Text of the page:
# Fluid mechanics problem watch

1. Hi, I have a fluids problem.

A design contest features a sumbarine that will travel at a steady speed of Vsub=1m/s om 15degC of water.
The sub is powered by a water jet. This jet is created by drawing water from an inlet of diameter 25mm, passing this watter through a pump and then accelerating the water through a nozzle of diameter 5mm to a speed of Vjet.
The hydrodynamice drag force can be calculated using F=CdAp(density*(Vsub^2)/2) where the Cd=0.3 and Ap=0.28m^2.
Specify an acceptable value of Vjet.

Thanks
2. (Original post by Hello1992)
Hi, I have a fluids problem.

A design contest features a sumbarine that will travel at a steady speed of Vsub=1m/s om 15degC of water.
The sub is powered by a water jet. This jet is created by drawing water from an inlet of diameter 25mm, passing this watter through a pump and then accelerating the water through a nozzle of diameter 5mm to a speed of Vjet.
The hydrodynamice drag force can be calculated using F=CdAp(density*(Vsub^2)/2) where the Cd=0.3 and Ap=0.28m^2.
Specify an acceptable value of Vjet.

Thanks

Just balance forces. THrust generated by the jet = mass flow times change in velocity. THe inlet and outlet velocities are linked by mass flow in = mass flow out and with density constant the only unknown when you balance will be the exit velocity of the jet. Mass flow = density x area of inlet x inlet velocity. (ie replace inlet velocity in the rate of momentum equation at the start by exit velocity x exit area / inlet area.
3. (Original post by wdywuk)
Just balance forces. THrust generated by the jet = mass flow times change in velocity. THe inlet and outlet velocities are linked by mass flow in = mass flow out and with density constant the only unknown when you balance will be the exit velocity of the jet. Mass flow = density x area of inlet x inlet velocity. (ie replace inlet velocity in the rate of momentum equation at the start by exit velocity x exit area / inlet area.
Thank you.
Also i do not know the velocity of the mass going into the jet.
4. (Original post by Hello1992)
Thank you.
Also i do not know the velocity of the mass going into the jet.
Don't need the hydrostatic equation

Anytime you see the inlet velocity in a formula replace it by exit velocity * (exit area) / (inlet area)
5. (Original post by wdywuk)
Don't need the hydrostatic equation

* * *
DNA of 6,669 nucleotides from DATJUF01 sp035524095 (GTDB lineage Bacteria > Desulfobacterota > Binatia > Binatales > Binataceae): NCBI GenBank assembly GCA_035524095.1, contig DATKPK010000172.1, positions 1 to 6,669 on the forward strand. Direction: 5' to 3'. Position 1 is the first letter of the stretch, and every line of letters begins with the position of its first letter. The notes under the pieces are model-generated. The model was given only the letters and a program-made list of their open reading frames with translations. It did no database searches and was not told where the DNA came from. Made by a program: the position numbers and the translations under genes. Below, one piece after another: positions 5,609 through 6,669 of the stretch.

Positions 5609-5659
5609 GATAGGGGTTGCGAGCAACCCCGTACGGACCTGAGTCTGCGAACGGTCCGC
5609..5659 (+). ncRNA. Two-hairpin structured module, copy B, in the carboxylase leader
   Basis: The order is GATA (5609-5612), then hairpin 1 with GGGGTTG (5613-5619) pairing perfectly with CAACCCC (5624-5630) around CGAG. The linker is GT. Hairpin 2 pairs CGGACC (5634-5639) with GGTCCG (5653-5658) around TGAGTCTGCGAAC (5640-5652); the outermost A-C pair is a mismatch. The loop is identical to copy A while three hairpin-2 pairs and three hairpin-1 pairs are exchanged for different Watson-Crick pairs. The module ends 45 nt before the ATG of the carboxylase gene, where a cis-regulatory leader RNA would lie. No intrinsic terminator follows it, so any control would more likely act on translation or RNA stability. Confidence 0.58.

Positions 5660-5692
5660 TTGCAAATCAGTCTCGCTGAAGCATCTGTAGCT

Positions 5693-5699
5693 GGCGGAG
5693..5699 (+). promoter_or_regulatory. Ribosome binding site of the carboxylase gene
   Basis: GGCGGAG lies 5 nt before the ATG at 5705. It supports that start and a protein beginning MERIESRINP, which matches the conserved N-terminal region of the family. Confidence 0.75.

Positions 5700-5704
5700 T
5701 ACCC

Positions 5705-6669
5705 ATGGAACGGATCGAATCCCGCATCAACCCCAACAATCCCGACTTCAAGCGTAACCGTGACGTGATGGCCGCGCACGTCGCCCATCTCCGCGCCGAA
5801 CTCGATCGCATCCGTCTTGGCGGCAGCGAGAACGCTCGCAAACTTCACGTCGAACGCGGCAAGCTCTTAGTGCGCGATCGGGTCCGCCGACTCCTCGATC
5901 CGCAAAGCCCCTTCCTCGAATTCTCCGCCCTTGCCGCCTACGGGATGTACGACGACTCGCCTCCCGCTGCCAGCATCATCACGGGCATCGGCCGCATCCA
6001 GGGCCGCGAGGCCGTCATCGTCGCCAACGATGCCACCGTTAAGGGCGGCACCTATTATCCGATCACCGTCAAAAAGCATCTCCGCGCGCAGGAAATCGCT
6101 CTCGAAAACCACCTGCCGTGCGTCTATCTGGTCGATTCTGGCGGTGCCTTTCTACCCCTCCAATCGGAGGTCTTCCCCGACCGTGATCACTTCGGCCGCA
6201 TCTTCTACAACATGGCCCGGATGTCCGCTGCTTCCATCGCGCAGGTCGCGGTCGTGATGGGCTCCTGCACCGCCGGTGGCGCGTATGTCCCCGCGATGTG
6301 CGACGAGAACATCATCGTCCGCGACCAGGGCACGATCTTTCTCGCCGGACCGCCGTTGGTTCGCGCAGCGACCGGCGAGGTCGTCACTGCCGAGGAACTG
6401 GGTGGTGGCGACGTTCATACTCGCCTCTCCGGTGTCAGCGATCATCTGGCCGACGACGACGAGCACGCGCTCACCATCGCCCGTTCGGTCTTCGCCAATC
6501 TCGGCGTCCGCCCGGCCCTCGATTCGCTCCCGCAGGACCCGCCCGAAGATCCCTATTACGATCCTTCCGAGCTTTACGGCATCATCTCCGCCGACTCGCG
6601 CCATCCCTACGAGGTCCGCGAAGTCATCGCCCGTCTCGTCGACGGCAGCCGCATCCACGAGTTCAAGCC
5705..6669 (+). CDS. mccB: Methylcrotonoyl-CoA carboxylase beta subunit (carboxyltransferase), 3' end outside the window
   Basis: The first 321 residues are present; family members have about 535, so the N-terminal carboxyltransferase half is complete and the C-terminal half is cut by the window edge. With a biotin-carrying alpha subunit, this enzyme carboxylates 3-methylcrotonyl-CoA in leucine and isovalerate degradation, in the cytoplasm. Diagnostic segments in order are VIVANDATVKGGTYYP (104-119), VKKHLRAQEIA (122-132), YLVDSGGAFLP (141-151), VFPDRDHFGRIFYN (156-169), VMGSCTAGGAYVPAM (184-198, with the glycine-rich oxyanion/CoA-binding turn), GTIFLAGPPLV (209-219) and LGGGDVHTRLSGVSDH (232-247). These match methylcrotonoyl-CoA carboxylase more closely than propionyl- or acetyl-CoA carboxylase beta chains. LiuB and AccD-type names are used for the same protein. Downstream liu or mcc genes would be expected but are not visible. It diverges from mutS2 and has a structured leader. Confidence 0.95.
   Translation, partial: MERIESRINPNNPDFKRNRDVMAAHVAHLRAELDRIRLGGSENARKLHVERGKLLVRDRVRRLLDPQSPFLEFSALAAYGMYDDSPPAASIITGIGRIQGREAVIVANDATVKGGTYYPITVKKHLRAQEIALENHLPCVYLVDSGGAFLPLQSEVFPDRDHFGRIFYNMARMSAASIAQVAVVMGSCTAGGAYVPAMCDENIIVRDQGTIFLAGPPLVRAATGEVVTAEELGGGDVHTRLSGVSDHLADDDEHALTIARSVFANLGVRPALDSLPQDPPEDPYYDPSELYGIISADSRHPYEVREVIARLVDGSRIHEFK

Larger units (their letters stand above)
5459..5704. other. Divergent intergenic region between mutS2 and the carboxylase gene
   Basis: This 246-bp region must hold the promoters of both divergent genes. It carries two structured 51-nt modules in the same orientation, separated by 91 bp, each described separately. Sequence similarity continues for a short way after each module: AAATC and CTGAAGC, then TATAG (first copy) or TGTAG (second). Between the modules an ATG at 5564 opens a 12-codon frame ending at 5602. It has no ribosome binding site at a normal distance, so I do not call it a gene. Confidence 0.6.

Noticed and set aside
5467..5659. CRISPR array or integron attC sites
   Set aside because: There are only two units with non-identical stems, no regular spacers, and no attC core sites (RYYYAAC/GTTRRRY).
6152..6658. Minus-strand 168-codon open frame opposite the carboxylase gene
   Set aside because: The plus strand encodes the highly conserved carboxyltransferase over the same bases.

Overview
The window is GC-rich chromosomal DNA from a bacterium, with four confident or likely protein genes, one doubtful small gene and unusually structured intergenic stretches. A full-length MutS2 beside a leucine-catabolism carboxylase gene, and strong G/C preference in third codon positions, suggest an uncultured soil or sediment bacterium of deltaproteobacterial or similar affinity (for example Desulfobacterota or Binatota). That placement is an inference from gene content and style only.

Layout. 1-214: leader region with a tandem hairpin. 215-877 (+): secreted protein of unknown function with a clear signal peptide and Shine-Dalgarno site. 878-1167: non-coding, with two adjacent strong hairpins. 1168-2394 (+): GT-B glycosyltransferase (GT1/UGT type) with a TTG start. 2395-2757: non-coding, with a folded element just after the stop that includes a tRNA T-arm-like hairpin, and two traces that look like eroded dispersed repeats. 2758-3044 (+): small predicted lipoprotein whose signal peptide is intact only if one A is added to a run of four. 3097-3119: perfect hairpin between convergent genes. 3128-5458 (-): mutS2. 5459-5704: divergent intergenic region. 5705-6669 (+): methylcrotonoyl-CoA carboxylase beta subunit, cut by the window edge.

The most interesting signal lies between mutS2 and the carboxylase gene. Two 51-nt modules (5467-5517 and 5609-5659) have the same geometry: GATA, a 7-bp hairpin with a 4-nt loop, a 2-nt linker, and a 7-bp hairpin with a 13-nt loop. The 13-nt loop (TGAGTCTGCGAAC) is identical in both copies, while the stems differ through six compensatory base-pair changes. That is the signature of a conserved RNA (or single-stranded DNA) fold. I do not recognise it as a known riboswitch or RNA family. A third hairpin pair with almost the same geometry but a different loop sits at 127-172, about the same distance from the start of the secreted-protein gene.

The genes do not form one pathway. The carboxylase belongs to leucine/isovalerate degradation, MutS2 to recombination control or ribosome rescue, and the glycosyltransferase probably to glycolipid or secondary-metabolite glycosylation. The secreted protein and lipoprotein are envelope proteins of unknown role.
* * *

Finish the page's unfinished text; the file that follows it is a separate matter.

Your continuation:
Anytime you see the inlet velocity in a formula replace it by exit velocity * (exit area) / (inlet area)
Hi, sorry but i keep gettint the wrong answer.
Can you show me how?
Sorry for the poorness of my fluids knowledge
6. What answer did you get? without checking what I've done, I've got the jet velocity to be 47.2m/s.
7. I got 86.6.
you got it right.
when you say thrust = mass flow x change in velocity, what did you use as change in velocity?
Sorry just tryong to get my head around it.
Thanks
8. (Original post by Hello1992)
I got 86.6.
you got it right.
when you say thrust = mass flow x change in velocity, what did you use as change in velocity?
Sorry just tryong to get my head around it.
Thanks
Change in velocity = Vjet - Vinlet and again,
replace Vinlet by Vjet*(A-outlet/A-inlet) (You can quickly get this by realising that the by continuity the mass flow in = mass flow out)

As density of the water is constant then A1V1 = A2V2 (1- inlet, 2 - outlet)

If I remember correctly the drag force on the sub worked out to be about 42N
On the other side, the thrust worked out to be something like 0.0189 Vjet^2
9. (Original post by wdywuk)
Change in velocity = Vjet - Vinlet and again,
replace Vinlet by Vjet*(A-outlet/A-inlet) (You can quickly get this by realising that the by continuity the mass flow in = mass flow out)

As density of the water is constant then A1V1 = A2V2 (1- inlet, 2 - outlet)

If I remember correctly the drag force on the sub worked out to be about 42N
On the other side, the thrust worked out to be something like 0.0189 Vjet^2
I understand everything you say except how you got 0.0189Vjet^2 from A1V1=A2V2

Sorry for my lack of knowledge,
10. (Original post by wdywuk)
Change in velocity = Vjet - Vinlet and again,
replace Vinlet by Vjet*(A-outlet/A-inlet) (You can quickly get this by realising that the by continuity the mass flow in = mass flow out)

As density of the water is constant then A1V1 = A2V2 (1- inlet, 2 - outlet)

If I remember correctly the drag force on the sub worked out to be about 42N
On the other side, the thrust worked out to be something like 0.0189 Vjet^2
I just got the answer. I was being stupid.
Thanks again so much!
11. No worries, just glad I got it right and wasn't leading you down th wrong path!

### Related university courses

TSR Support Team

We have a brilliant team of more than 60 Support Team members looking after discussions on The Student Room, helping to make it a fun, safe and useful place to hang out.

This forum is supported by:
Updated: March 25, 2011
Today on TSR

### He broke up with me because of long distance

Now I'm moving to his city

### University open days

Wed, 25 Jul '18
2. University of Buckingham
Wed, 25 Jul '18
3. Bournemouth University